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December 1, 2009
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Sue Ducat

Ten Years After the IOM's Landmark Patient Safety Report, How Much Progress Has Been Made?

Bethesda, MD - Ten years ago today, the Institute of Medicine released To Err Is Human, a much-discussed report that launched the modern patient-safety movement. Evaluating what has been accomplished, Robert Wachter, author of two books on patient safety and editor of the federal government's two leading safety Web sites, gives efforts an overall grade of B-, a slight improvement from his grade of C+ when he performed a similar analysis five years ago. Wachter says that overall, the decade has seen progress in hospitals' responses to pressures (accreditation, regulation, and error reporting), but health information technology (IT) has lagged behind, with research in the area advancing, though underfunded.

Patient Safety at Ten: Unmistakable Progress, Troubling Gaps
by Robert M. Wachter

Robert M. Wachter is professor and associate chair in the Department of Medicine at the University of California, San Francisco.

In his analysis, Wachter looks at a multitude of categories. Some of the domains new to this report include: regulation/accreditation/reporting systems; health IT; malpractice system and accountability; workforce and training issues; research; patient engagement and involvement; provider organization leadership engagement; national and international organizational interventions; and payment system interventions. The highest grade, an A-, was given to organizational interventions thanks to what Wachter describes as stronger engagement by governmental and NGO interventions at the federal, state, and global levels. Several areas received grades of C+, including health IT, whose grade in 2004 was a higher B-, and where Wachter sees an almost static situation and "increasing evidence of health IT-related safety hazards and implementation challenges."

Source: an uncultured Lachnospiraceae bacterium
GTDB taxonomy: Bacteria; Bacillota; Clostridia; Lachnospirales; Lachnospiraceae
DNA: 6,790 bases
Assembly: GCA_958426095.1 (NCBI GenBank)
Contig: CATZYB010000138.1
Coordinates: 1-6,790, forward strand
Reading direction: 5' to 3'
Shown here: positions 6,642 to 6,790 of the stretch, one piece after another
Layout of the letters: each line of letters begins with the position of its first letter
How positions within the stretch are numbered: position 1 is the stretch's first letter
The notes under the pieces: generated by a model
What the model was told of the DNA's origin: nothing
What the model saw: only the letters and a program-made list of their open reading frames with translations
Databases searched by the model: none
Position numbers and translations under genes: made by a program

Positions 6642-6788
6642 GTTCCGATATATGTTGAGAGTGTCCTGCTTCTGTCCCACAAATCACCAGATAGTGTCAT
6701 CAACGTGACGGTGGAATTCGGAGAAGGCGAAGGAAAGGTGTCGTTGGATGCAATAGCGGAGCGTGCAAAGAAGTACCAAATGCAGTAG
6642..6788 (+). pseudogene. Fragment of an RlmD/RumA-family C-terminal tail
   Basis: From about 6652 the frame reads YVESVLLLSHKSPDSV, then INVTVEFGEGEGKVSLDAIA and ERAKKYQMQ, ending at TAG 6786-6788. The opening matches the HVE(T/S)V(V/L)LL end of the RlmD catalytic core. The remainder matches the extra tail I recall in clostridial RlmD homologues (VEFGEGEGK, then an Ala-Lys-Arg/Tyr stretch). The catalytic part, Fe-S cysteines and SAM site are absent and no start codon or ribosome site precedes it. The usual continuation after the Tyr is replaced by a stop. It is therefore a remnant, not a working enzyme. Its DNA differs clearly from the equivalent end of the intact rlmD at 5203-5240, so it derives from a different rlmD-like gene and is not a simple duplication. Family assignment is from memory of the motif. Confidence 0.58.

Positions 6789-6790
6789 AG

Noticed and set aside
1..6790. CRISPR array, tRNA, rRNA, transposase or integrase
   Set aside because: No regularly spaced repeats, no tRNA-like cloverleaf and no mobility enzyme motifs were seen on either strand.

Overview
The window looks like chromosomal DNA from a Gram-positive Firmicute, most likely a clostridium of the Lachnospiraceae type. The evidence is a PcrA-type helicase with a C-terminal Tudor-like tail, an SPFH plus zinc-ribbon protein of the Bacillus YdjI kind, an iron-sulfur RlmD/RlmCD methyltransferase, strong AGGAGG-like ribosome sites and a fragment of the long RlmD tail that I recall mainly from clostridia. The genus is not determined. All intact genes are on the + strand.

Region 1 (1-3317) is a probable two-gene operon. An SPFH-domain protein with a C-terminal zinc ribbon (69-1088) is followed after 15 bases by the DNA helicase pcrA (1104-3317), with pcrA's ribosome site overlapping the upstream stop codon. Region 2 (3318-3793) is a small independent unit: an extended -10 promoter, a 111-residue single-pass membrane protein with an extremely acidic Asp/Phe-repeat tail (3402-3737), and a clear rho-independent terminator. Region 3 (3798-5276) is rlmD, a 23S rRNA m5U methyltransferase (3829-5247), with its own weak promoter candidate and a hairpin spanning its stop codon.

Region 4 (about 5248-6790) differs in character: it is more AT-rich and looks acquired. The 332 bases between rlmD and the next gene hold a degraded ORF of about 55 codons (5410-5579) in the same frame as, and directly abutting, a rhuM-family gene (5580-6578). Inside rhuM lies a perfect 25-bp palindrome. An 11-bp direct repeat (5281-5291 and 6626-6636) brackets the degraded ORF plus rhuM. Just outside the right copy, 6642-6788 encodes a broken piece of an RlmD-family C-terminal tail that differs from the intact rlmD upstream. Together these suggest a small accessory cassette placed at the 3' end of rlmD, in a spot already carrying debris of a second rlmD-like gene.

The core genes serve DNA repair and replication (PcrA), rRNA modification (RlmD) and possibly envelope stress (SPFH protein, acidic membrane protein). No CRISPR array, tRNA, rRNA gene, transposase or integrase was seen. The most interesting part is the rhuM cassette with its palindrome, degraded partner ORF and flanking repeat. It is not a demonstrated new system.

With funds directed in this area through the Obama stimulus package, Wachter anticipates future improvements in this area. Wachter cites several early missteps in the patient safety field, including the implementation of residency duty-hour reductions, without an attempt to improve procedures when residents sign out; and the national requirement to implement medication reconciliation in the absence of clear guidelines regarding how to accomplish this noble goal safely. Despite these setbacks, Wachter concludes that most changes have constituted real progress. "[E]ven our missteps...have yielded valuable lessons." Moreover, given the massive complexity of the health care system, he writes, "... had I been asked in 1999 how much change in patient safety-related areas would be possible within a decade, I would have substantially underestimated our actual accomplishments."


Health Affairs, published by Project HOPE, is the leading journal of health policy. The peer-reviewed journal appears bimonthly in print with additional online-only papers published weekly as Health Affairs Web Exclusives at www.healthaffairs.org.


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